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October 3rd, 2013 06:00

Dominant port? And performance problems (2 questions)

A couple of years ago, a DMX Symmetrix Performance Expert was at my site and told me FA port 0 is dominant to port 1. His explanation was that if both ports are utilizing 50% of the CPU resources shared between those two ports, and they both increase, port 0 will be able to allow the increase, decreasing the CPU resource availability to port 1.

Since the VMAX actually shares multi-core processors in each engine, and each engine has 8 ports, this should not hold true. However, I've been told when connecting two arrays for SRDF, it's a good policy to use port 0 and not port 1 of one director. As an example, I know one company that uses 7h0 and 8f0 for their SRDF and they do not use 7h1 or 8f1. If what I've read of the VMAX design holds true, it should not matter if they use 7h1 and 8f1 for normal operations. Am I correct?

I have one friend who has configured all of his FA ports in one port group (this friend has a 20k and is not using SRDF). From what I've read, this is not a good idea at all. I've read that each port can handle a maximum of 32 unique wwn's. He has more than 100 servers and they are all assigned to this one port group in each masking view, which, as I stated previously, is all of his FA's. He is experiencing many performance issues. He said EMC looked at it and told him everything is configured properly. Does this mean the EMC documentation is wrong and you can configure it this way without issue?

Thanks in advance for any response.

859 Posts

October 3rd, 2013 08:00

in my opinion both ports share the CPU resource equally and priority is not set for any port (0 or 1).

in case of SRDF, when you convert your FA to RF, port 1 gets disabled. So you can only use port 0.

Configuring all the FA ports in one port group is not a good idea from performance perspective plus for windows cluster. One should configure portgroup to accomodate only one port of processor (e.g 7h:1 and 8h:1 or 7h:0 and 8h:0 or 7h:0 and 8h:1)



4 Posts

October 4th, 2013 05:00

Thanks for the reply, Saurabh. Your answer, however, leads to a question or two:

If the VMAX design shows that each port shares the CPU resources, then why does changing the 0 port to an RA disable the 1 port? Seems like a waste of a port to me.

Also, my friend is seeing a high miss rate of 56% Miss hit and 44% Hit (over a month's period). I know this usually means they need more cache, but could this be due to the port group configuration too?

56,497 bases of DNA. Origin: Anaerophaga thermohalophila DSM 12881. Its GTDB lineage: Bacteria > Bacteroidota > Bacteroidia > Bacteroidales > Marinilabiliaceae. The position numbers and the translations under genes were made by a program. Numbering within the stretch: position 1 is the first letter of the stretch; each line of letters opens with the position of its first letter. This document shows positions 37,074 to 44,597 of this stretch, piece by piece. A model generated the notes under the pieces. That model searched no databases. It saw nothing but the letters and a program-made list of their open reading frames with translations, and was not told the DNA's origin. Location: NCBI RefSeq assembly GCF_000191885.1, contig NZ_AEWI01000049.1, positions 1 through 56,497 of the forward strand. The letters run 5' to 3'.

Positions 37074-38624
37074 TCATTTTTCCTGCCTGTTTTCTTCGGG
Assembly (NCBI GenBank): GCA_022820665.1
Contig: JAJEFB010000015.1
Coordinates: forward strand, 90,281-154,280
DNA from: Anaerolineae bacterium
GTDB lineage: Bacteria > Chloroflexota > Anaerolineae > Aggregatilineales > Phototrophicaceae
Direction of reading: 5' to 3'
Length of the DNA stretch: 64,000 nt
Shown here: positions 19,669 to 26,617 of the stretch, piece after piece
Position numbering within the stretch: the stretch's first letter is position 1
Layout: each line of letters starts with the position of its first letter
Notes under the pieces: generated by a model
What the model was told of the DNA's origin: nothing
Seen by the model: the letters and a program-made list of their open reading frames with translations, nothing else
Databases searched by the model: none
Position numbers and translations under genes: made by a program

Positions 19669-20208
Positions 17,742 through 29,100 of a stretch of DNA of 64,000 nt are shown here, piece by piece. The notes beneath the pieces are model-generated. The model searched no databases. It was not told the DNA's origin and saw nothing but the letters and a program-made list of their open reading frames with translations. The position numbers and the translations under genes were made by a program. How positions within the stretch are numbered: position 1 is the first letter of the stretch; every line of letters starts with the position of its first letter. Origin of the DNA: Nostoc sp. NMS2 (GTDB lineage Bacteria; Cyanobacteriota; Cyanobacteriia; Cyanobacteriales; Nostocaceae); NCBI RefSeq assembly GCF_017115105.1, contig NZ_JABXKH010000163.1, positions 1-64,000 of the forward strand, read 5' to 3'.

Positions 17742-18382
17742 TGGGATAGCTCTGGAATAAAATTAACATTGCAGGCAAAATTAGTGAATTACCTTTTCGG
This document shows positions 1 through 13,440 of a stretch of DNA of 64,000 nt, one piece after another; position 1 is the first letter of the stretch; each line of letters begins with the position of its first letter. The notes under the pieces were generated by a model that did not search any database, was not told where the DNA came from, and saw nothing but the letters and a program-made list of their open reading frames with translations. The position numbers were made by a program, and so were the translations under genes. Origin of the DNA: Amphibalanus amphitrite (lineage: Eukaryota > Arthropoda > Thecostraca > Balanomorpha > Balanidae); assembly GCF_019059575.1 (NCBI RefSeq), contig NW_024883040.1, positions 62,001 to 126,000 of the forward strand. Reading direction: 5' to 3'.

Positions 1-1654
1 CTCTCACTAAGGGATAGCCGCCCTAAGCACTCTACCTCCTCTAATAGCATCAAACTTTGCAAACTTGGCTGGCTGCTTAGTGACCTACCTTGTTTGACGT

859 Posts

October 4th, 2013 06:00

well disabling port 1 of a RF adapter does not cause waste of resources. You may never want both the ports of the processor to carry your srdf operations.

Not sure about your other question if port group config could cause more misses...perhaps someone else can shed more light on to this..



1.3K Posts

October 4th, 2013 06:00

The RDF emulation only runs one of the two ports.  So one port is disabled with the RDF emulation installed.

The cache usage won't have anything to do with the ports.  Low hit ratios may just be the nature of the application, but adding cache won't hurt.

4 Posts

October 4th, 2013 07:00

Thank you very much, to all three of you for the help.

226 Posts

October 4th, 2013 07:00


The CPU resources on a VMAX director are not shared. On both systems we call a front-end CPU core (VMAX) or processor (DMX) a front-end slice. The relationship between front-end slices to front-end ports on VMAX and DMX is pretty much the same: there are two ports for every slice. Using both ports on a slice does not provide any IOPS/processing gain.


- Sean

4 Posts

October 4th, 2013 07:00

As you already know, there is one CPU per FA ports zero and one on the DMX. Meaning, FA 3a:0 and 3a:1 share one CPU. Therefore, when you change an FA to an RA, port 1 is disabled, giving the full CPU resources to port 0.

However, it was my understanding the VMAX is different:

"The main architectural difference between DMX and Vmax model is that vmax has engine concept.In DMX model,we have different hardware for front end (FA director), back end (DA director) and memory modules. But in Vmax all these hardwares are integrated together and is known as Vmax Engine. A EMC Vmax storage array support from 1 to maximum of 8 Vmax engines. Each of these engines contains two symmetrix vmax directors. Each director includes:

                  - 8 multi-core CPUs (total 16 per engine)

                  – Cache memory(global memory)

                  – Front end I/O modules

                  – Back end I/O modules

                  – System Interface Module(SIB)"

From the architecture information above, it would seem to me that the disabling of a port when configuring a port as an RA is a legacy configuration. If all CPU resources are shared across the director ports, then why would there be a need to disable a port? I understand the need on the DMX, but not on the VMAX. Can anyone help with this? Thanks, Phil

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